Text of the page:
Open

Employer Spotlight

Recruit Gen Y Stars

You need new tools to attract the new breed of talent - Experience will help you build your team with Gen Y stars.

Go

Ease of Use

Our management dashboard helps you easily post jobs, pinpoint targeted candidates and manage your talent pipeline.

Go

All Needles, No Hay

Don't wait for the best candidates to come to your door - with Experience, you can proactively target top talent.

Go

Build Your Experience

Experience is your most important asset - we're here to help you find that next opportunity.

Go

Tell Your Story

You're so much more than just your resume. Showcase your Experience.

Go

Connections Matter

Introductions are made easy when you have Experience -- connect with alumni, mentors and industry insiders.

Go
Forgot?

Use eRecruiting by Experience on campus?
Find your school here.

Home  > Article

How to Explore Another Career If You Started on the Wrong Path

By Diana Ransom
Talent Zoo

Changing careers, even for those in their twenties, is a tall task. But if you think you've picked the wrong line of work, it's time to start scoping out other areas that interest you.

Reading a field's publications and blogs can clue you in on big issues and industry parlance. They may also contain listings for jobs that aren't widely publicized.

You might join an association or professional society. And attending seminars and conferences "is a really good way to build connections and network," says Pamela Mitchell, chief executive of the Reinvention Institute, a career-development firm in Miami.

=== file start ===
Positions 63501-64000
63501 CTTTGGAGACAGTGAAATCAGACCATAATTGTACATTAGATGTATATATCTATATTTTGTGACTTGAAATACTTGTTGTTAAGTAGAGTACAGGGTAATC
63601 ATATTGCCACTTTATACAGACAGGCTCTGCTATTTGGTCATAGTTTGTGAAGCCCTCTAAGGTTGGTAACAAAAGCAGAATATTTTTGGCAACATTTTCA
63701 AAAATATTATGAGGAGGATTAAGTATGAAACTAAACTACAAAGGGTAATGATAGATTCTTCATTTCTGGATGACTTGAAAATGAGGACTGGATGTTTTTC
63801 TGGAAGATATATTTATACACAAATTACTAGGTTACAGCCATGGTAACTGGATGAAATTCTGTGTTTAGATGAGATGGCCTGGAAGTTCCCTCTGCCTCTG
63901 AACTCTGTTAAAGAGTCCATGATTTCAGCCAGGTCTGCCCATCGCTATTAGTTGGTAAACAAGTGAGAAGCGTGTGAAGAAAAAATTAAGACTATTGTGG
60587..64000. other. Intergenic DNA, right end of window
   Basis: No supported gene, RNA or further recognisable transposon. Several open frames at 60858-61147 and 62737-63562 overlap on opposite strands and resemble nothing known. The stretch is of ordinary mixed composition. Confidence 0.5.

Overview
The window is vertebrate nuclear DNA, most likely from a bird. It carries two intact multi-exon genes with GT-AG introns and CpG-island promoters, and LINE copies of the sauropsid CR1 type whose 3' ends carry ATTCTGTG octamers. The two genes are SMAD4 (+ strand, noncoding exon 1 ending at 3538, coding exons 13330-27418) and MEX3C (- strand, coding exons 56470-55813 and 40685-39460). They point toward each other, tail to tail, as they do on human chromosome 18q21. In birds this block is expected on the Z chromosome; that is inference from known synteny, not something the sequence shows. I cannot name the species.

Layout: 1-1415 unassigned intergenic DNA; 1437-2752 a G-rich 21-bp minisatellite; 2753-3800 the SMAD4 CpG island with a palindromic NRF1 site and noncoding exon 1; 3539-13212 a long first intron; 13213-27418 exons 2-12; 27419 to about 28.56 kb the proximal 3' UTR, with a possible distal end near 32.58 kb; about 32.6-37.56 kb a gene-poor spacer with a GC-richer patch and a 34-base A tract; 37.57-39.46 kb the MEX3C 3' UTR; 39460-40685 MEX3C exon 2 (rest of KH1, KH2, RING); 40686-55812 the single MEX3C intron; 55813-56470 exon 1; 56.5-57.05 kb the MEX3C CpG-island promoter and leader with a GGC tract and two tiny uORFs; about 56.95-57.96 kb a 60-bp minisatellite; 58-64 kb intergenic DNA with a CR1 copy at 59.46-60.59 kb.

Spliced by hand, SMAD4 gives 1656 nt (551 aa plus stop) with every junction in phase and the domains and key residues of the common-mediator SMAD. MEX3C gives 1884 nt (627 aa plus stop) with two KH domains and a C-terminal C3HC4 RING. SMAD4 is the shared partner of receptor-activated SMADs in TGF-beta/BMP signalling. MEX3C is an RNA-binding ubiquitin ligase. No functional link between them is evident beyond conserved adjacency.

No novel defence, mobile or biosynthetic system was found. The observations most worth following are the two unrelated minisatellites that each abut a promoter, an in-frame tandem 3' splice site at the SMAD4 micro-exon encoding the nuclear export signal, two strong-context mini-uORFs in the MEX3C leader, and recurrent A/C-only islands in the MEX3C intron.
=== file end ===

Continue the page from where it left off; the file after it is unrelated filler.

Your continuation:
Once you know what you're talking about, give someone who has the job you want a call and ask for some guidance. Ask questions such as: What kinds of people are generally successful in this job? What are things about the job people may not know? How did you get the job?

Be sure to ask about the job's negatives, says Brendan Courtney, a senior vice president of Spherion, a recruiting and staffing firm in Fort Lauderdale, Fla. "People get caught up in what they think a job is without knowing the nitty-gritty."

You might also consider an adult internship or volunteering, suggests Ms. Mitchell. "There are a lot of small but growing companies that could always use more manpower," she says, and some unpaid work in a new field could help build your credibility.

Shadowing someone on the job may also be an option. VocationVacations in Portland, Ore., arranges one- to three-day "test drives" of dozens of different careers (see vocationvacations.com).

If you need additional academic training for a new field, you may want to look into online options as well as local programs.


TalentZoo.com is the online destination for both job seekers and employers in the communications industry. It's also a must for up-to-the minute content on industry trends, news, career guidance, or just to schmooze. Find a better life with Talent Zoo (http://www.talentzoo.com).






More Related Articles


How should I prepare for my review?
Nothing in your performance review should come as a surprise, but if you take charge of your review and prepare thoroughly, you may be even more pleasantly surprised with the results.

You're Hired! Evaluating Your Job Offer
It's time to carefully evaluate your job offer and we can help.

Your Career Action Plan for the New Year
People make New Year's resolutions with the best intentions, but they often fail for lack of a solid action plan. If you've resolved to move your career forward into a new industry, occupation or level of responsibility, increase your chances of success with this three-part action plan focused on results.



Google Web Search
Didn't see what you were looking for?
 
powered by Google
Copyright ©2017 Experience, Inc Privacy Policy Terms of Service